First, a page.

|Ebola virus under an electron microscope--Courtesy of CDC|
In a desperate attempt to control the ongoing Ebola outbreak in West Africa, the World Health Organization is appealing to drug companies and international regulatory bodies to work together to get experimental therapies and vaccines out of the lab and into the clinic as soon as possible.
As the death toll related to the current Ebola outbreak tops 1,900 victims--more than the total number of people who died from the disease in all previous outbreaks combined--the need for therapies to help stop the spread of the disease is critical.
To address this demand, WHO held a meeting Thursday and Friday in Geneva with stakeholders--including healthcare workers, government officials, industry representatives, ethicists and researchers--to determine which experimental therapies might be use to contain the Ebola outbreak. The meeting picked up where a panel convened by WHO in August left off, in which experts explored the ethical question of whether to offer investigational products as potential treatments or preventive methods.
In a background document on such drugs, WHO offers a cautious view on using unproven therapies to treat patients, emphasizing the possible health risks to recipients of experimental drugs and the difficult and demanding task of administering such medicines.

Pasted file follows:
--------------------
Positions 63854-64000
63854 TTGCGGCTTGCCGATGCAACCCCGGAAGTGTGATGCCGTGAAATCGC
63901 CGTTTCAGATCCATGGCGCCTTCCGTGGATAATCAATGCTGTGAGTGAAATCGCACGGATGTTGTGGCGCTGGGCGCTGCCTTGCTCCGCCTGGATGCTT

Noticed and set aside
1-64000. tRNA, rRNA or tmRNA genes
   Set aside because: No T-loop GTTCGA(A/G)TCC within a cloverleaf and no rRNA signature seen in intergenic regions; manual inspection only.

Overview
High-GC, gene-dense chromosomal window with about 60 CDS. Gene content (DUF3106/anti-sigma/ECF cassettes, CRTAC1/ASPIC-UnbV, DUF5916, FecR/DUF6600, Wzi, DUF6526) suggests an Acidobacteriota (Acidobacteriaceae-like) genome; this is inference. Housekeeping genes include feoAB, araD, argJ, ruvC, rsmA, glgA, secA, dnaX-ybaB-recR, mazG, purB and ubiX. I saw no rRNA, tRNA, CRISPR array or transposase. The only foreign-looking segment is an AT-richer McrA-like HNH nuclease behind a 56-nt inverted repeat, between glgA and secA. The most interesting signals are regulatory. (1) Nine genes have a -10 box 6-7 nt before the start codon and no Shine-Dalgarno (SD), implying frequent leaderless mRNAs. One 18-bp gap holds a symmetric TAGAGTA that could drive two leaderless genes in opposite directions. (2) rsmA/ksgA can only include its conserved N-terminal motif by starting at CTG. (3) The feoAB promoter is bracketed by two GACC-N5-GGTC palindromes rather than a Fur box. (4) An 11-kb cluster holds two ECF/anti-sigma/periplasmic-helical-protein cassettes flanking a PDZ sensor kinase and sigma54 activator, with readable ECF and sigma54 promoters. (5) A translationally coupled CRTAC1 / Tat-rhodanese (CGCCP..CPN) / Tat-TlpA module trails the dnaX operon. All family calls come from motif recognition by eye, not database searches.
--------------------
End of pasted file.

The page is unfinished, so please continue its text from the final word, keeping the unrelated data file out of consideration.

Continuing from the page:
"It is to be underlined that the potential compassionate use and further investigation of these compounds should not detract attention to the implementation of effective clinical care, rigorous standards of practice in infection prevention and control, careful contact tracing and follow-up, effective risk communication, and social mobilizations, which will be crucial to terminate the epidemic," the WHO document says.
Big Pharma players GlaxoSmithKline ($GSK) and Johnson & Johnson ($JNJ) have responded to the epidemic swiftly, with regulators giving the green light for Glaxo to begin a trial for an experimental Ebola vaccine this month. Working with Danish company Bavarian Nordic and the National Institute of Allergy and Infectious Diseases, a branch of the National Institutes of Health, J&J is hastening development of its Ebola vaccine in hopes of enrolling the first patients in a trial in early 2015. NewLink Genetics ($NLNK) will also begin a vaccine trial in early 2015.
Meanwhile, WHO reports that doses of Mapp Biopharmaceutical's ZMapp--which has been given to the two American patients as well as a few others--have already been exhausted. A few hundred doses may be available by the end of the year.
The FDA has authorized emergency use of Tekmira Pharmaceuticals' therapy, which the FDA has authorized for emergency use in Ebola-infected patients. Only a limited number of treatment doses are currently on hand, WHO reports, but potentially 900 may be available by early 2015.